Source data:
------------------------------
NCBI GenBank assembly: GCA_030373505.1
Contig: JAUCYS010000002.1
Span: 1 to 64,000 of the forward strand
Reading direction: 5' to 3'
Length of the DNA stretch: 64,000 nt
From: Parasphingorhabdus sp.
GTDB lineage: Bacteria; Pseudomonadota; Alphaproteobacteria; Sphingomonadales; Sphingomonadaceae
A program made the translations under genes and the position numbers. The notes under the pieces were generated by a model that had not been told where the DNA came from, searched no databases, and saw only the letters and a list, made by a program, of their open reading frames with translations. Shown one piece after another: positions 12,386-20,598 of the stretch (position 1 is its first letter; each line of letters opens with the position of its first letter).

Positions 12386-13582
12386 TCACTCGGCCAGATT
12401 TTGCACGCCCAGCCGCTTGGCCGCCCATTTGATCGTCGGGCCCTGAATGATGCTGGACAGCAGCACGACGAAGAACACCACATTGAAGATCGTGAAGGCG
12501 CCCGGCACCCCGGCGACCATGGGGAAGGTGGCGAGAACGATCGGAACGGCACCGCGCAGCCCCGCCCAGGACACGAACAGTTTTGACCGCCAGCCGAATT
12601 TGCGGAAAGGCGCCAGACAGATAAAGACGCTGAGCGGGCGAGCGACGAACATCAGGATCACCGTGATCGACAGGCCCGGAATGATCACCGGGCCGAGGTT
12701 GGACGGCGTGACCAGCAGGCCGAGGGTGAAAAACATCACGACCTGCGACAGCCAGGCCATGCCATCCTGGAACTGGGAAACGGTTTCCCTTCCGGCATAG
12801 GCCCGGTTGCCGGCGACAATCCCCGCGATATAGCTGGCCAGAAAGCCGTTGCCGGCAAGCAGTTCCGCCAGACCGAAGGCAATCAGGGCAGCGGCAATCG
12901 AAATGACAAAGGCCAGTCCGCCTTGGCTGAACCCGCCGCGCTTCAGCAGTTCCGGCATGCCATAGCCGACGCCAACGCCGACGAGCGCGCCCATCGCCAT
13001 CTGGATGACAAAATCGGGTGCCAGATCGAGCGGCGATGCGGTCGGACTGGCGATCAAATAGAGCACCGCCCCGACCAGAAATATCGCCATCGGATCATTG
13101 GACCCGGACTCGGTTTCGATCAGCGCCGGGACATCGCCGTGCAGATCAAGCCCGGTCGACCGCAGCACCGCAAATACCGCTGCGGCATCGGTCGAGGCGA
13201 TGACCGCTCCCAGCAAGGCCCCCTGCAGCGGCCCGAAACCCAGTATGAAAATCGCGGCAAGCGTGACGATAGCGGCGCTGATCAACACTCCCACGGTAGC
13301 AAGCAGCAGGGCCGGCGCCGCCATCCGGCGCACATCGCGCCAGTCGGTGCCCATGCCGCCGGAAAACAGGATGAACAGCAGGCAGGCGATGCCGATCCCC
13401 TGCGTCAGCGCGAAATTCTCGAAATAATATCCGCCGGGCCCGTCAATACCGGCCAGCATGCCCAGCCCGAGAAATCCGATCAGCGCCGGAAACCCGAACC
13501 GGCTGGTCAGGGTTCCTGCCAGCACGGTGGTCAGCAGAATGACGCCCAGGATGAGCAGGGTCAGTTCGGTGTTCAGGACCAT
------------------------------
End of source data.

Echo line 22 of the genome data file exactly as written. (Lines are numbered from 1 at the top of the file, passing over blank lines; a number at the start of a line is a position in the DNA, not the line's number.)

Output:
13501 GGCTGGTCAGGGTTCCTGCCAGCACGGTGGTCAGCAGAATGACGCCCAGGATGAGCAGGGTCAGTTCGGTGTTCAGGACCAT